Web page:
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Discussion Starter · #1 ·
Long story short--can someone get in trouble for abusing a rat the way they can a cat or dog?

I know someone who has a rat they keep in a tank which is never cleaned. This person delibrately gives the rat rotten food because "it's a rat, they prefer rotted food." And they only give it leftovers--bologna sandwiches, cupcakes, that kind of ****. The tank is empty except for newspaper and a wicker basket.

The rat is male and un neutered. Recently the person bought a female rat which was pregnant; he wanted to feed the babies to his fish and the mother to his python after she gave birth (a new mother rat is the most nutritious kind. really. not worth it to me to make a bunch of baby orphans, but....)

He just tossed the pregnant female into the un neutered male rat's filthy tank without bothering with intros. She gave birth and they both cannibalized the babies. No idea what became of the mom, if she ended up going to the python or what.

Is there anything I can do?
 

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In NJ, there was a fellow that caught and brutally killed a wild rat he caught outside his home... Operative words being 'outside his home' Several small children were traumatized and someone took a cell phone video. He was convicted of animal abuse and to some degree it did set a precedent.... Keep in mind, outside this rat was legally considered "wildlife" and not snake food.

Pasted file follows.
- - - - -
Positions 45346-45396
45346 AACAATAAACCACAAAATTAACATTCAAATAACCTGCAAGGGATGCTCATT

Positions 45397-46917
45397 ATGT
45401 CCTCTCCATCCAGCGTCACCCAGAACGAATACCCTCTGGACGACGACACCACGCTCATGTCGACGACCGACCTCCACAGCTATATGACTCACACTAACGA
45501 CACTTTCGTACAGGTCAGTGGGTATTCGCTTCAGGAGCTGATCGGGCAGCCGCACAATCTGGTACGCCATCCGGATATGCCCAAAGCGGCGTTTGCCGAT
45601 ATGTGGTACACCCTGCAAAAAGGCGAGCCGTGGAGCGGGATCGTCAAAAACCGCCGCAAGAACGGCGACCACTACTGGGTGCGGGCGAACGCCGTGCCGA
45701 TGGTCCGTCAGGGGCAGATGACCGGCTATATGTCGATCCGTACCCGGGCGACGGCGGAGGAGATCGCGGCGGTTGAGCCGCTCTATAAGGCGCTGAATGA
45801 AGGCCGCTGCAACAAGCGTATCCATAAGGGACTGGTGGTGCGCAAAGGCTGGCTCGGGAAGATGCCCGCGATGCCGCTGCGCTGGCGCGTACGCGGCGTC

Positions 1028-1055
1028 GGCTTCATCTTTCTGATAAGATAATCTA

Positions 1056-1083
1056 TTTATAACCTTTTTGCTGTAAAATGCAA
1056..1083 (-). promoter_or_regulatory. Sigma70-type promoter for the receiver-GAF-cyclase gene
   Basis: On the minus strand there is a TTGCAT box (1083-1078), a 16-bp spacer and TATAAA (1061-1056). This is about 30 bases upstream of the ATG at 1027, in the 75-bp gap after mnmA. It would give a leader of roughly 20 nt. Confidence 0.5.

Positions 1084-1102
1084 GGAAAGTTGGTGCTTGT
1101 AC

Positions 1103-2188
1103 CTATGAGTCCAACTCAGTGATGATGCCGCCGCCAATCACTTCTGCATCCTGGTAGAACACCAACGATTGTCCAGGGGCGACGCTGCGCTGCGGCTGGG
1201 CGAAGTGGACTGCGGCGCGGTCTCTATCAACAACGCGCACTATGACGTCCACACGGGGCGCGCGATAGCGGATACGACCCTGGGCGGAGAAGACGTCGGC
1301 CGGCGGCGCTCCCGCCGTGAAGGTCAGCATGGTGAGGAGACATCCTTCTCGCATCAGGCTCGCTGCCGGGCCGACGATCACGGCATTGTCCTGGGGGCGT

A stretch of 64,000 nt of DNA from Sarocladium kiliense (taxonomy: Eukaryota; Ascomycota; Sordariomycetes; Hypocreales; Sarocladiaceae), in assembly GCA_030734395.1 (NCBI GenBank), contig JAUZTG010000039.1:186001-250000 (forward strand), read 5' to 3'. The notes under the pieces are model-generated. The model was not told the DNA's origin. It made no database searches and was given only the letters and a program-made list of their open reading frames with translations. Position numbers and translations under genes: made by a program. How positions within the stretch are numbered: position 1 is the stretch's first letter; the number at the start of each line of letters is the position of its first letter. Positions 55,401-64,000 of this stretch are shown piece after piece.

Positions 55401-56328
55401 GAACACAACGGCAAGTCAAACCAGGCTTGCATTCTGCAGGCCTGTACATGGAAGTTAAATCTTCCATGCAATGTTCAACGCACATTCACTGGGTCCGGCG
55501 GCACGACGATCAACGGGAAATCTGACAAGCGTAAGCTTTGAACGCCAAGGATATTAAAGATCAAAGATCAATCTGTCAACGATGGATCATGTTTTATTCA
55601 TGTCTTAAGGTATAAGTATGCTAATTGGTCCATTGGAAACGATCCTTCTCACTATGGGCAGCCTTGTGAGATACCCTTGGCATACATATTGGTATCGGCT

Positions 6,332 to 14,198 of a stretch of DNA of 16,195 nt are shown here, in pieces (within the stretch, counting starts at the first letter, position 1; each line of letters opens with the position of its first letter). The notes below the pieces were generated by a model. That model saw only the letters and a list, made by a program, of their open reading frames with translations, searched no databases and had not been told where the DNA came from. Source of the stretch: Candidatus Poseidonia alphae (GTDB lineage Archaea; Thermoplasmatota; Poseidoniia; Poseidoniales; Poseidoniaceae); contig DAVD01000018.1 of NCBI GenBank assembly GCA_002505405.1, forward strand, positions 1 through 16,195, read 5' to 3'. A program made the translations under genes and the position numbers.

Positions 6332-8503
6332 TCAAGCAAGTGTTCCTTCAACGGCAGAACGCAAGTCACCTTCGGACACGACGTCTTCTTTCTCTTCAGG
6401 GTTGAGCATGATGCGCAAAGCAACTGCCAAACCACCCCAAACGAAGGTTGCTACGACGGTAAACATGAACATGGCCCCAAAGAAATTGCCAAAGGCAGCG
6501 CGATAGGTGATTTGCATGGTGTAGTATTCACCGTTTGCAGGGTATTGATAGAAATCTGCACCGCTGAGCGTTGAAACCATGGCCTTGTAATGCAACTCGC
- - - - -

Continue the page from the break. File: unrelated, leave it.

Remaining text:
So far, I haven't seen any cases of prosecution in NJ regarding feeder rats. I don't think there are likely to be any, any time soon. There is a large reptile, education, research and lab industry in our state and they will lobby against anything meaningful.

Unless you have an unusually sympathetic animal control or SPCA person nearby, I wouldn't expect too much help in your situation.

I realize it's hard to understand, but we train and travel with true shoulder rats and we can go places where dog's aren't allowed as all rats are technically wildlife when they are outdoors... Some time back we went through the various laws regarding rats in NJ only to find out there's no such thing as a fancy or even pet rat, legally speaking the terms haven't even been defined. So our rats simply don't legally exist. To make things even more interesting, it benefits both us and code/law enforcement to keep things that way... The municipality changed their no pet policy to "no animals" to get around the problem and we've made certain concessions to avoid conflict, but it's a peculiar dance, including an ordinance that requires homeowners to exterminate rats in their homes for health reasons that pet rats might violate if taken too literally the town doesn't enforce unless there's a complaint.

Fancy rats having legal standing is a real mess, no one wants to sort out, it will cost everyone hundreds of thousands of dollars and most likely make things worse for everyone when a judge or legislature gets through with it. So for now, unless you have something on a massive scale that's egregious in the extreme and well documented by photos, witnesses and video you shouldn't expect any help from the authorities.

I know it's sad, and I know it's wrong, but believe it or not, things could be worse. For as soon as the issue of fancy pet rats comes up, someone is going to try and ban them, permit them or license them to solve the problem.
 

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I would contact the local SPCA.
Here is the page with call and e-mail information to report abused animals:
https://spcacincinnati.org/contact

They can, will and have stepped in before. Just because they might not isn't a good reason to not at least report it, it only takes a few minutes. It's important to report these things and not let them just be forgotten about.
 

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Discussion Starter · #5 ·